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Your Generosity in Action

God Sees Her

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In the West African culture in which we live, a woman without a husband is left exposed and vulnerable in life. She has no protector, no provider. There is also an element of shame, whether she is unmarried, a single mother, divorced, or a widow. Her children bear this same stigma in society. In fact, the word for “orphan” does not mean a child without parents; it means some- one without a father. A mother on her own doesn’t count as a parent. Often her children will either be taken away to be cared for by a relative, or she will have to leave her children in her home village and go to a larger city to look for work to provide for them.

A woman on her own is even more vulnerable to poverty if she has not attended school or had any skill training. The opportunities for her to survive are slim, and the opportunities for her to thrive as the head of her household are nearly nonexistent. While society ignores her, God sees her. He sees her pain, her loss, her fear, her grief, and her children. He holds their futures.

RELYING ON CHRIST

I first met Diatta* in 2013. She had been living here in the capital city for several years following the death of her husband. She had found difficult and irregular jobs that offered minimal pay but took them in hopes of sup- porting her three children in a village 10 hours south.

with her again before the oldest finishes school. Through my friendship with Diatta I learned more about what it is like to be a woman on her own in this culture. But I also learned through her example what it means to rely on Christ for everything. She is neglected in society because she is a widow, but even more so be- cause she is a believer.

A BUSINESS IS BORN

Four years ago, God brought together a woman with an idea, a woman with faith, and a woman with a skill. From this, a small handicraft business developed with a budget of about $200. God has blessed it tremendously, and now this business operates on a $35,000 budget, providing income for women at risk of poverty and their families; scholarships allowing 25 students to attend school each year; microloans for women running small businesses; and emergency health-care funds for widows and single mothers.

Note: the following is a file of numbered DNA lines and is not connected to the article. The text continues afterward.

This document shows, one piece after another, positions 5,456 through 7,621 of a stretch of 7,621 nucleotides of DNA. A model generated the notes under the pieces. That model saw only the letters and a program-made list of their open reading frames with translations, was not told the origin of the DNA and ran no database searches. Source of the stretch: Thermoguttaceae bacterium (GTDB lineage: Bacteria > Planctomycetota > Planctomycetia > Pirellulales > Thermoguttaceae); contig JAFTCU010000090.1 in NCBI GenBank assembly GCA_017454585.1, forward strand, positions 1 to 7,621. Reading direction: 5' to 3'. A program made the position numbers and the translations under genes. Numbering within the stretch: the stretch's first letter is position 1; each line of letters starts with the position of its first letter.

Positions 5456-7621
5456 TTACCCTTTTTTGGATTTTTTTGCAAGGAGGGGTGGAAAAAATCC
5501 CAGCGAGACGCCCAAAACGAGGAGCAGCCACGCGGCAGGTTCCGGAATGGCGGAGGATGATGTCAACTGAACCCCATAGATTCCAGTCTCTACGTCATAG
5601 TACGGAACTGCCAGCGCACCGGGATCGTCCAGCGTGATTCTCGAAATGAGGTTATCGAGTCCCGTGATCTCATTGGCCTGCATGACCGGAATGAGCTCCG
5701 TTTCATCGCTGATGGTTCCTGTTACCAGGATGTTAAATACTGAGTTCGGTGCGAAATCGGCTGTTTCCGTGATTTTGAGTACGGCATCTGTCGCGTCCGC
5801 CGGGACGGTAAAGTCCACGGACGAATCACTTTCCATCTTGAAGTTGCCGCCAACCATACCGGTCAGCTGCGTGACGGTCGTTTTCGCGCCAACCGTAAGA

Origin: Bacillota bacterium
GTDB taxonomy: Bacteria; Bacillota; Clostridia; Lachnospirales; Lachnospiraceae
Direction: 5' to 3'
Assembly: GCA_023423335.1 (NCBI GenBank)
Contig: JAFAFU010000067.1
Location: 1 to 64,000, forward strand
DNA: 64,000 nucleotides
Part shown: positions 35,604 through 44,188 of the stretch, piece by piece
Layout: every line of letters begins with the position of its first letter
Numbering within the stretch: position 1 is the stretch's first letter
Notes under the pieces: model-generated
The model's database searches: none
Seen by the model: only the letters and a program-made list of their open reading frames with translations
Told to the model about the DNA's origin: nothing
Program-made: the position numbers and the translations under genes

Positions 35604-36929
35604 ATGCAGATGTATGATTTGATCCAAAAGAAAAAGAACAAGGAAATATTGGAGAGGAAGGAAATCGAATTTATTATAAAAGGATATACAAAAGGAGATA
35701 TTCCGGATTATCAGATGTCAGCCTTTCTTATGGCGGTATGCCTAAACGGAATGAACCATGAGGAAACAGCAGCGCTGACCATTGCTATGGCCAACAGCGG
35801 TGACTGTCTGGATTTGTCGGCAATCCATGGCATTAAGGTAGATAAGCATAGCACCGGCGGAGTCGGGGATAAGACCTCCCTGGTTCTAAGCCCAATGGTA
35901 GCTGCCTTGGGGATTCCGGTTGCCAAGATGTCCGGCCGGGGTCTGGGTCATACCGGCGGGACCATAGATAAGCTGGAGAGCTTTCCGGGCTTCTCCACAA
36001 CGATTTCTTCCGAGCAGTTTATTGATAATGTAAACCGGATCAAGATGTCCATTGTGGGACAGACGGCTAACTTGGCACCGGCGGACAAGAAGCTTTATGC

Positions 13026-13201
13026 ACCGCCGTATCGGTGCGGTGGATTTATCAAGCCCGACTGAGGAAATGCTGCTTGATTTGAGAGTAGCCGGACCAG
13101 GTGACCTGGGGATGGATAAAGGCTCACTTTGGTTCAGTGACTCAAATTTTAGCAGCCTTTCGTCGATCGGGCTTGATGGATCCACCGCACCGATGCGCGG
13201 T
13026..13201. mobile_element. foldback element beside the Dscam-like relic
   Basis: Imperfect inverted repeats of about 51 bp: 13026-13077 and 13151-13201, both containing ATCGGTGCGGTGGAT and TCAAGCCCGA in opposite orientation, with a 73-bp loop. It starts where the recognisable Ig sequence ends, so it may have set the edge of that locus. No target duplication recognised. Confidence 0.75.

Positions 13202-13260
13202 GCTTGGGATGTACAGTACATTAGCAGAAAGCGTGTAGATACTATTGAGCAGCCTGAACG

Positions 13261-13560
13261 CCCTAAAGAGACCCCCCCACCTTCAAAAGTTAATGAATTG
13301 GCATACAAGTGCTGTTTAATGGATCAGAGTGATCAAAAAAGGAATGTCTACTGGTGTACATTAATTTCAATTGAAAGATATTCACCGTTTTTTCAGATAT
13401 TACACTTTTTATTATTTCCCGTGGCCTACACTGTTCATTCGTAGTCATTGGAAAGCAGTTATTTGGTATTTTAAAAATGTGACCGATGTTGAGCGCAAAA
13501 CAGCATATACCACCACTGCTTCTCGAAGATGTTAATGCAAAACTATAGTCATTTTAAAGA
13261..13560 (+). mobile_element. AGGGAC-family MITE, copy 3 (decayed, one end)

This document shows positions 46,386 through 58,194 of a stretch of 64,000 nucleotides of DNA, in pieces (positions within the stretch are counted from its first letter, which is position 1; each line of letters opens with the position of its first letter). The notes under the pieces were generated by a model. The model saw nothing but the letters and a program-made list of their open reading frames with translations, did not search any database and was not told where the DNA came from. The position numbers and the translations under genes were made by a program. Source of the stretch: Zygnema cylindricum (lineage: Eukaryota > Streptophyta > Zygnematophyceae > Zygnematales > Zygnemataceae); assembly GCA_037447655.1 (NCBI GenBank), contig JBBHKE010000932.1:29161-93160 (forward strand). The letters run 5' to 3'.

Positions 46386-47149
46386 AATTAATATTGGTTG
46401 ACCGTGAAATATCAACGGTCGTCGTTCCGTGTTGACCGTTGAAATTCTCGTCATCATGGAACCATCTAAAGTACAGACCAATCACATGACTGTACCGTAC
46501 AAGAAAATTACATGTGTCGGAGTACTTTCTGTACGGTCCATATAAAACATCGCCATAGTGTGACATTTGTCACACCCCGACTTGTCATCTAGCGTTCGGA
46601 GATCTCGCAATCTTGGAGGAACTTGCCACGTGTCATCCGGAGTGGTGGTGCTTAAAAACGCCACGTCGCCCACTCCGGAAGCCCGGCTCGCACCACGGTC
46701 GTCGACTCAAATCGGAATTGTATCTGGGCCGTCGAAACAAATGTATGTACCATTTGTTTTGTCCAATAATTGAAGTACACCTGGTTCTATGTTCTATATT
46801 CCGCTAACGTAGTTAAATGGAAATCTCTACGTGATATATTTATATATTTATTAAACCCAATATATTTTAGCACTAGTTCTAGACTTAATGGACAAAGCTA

When this business started, Diatta also wanted to include a component of spiritual and social support for women of all faith backgrounds. The pain she suffered as an outcast following her husband’s death and having her children taken from her has been turned into a tool of reconciliation as she ministers to younger women who are walking the same path. The temptation to allow bitterness and anger to grow is strong, but Diatta chooses to walk in God’s love and protection over her.

This Alliance ministry in West Africa allows women to make their own money through providing “plarn” to a handicraft business, which makes these beautiful rugs. Right: Women are trained to search for reusable plastic bags on beaches and in landfills and turn them into plastic yarn, or “plarn.”

BLESSINGS MULTIPLIED

When the first case of COVID-19 arrived here, we decided to use the business’s income to support people in need around us and trust God to provide for the scholarships we would need to pay for the next year. For two months, all our sales went directly to emergency food funds. Our sales during that period far exceeded previous sales as people in our community chose to strengthen the effort through their purchases. These increased sales also meant that the women who create the handicrafts were able to earn more money during a time when most people around them were earning less. God saw these women, and He provided for them.

In 2021, we received a fundraising grant from The Alliance that will allow us to expand into a new project, using recuperated plastic from ocean waters and land- fills to make rugs and other decorative items. In early February, we launched our first training program led by Diatta with eight women in a nearby village.

The women were taught to identify the right kind of plastic left on beaches and in landfills, which they then will turn into plastic yarn (or “plarn”) to be used by the handicraft business to create rugs and other products that are sold in town. Diatta is using the skills she has learned, in conjunction with her heart for women and mothers in vulnerable positions, to be a blessing in her community and beyond.

I have seen how much God cares about each woman and child in our community. I am encouraged to think He loves my children and me just as much.

Our story here is unfinished, and it is not without its challenges. We have been betrayed by some of our own; passed over for opportunities due to favoritism; and seen women suffer at the hands of their own communities. But we have also seen God provide the ideas, connections, relationships, guidance, and blessing that only He can give. We choose to walk in that.

Our prayer is that even in positions of vulnerability, these women and their children will experience God’s love, grace, and protection that society has taken from them—and live out of a position of freedom in Christ in their day-to-day lives.

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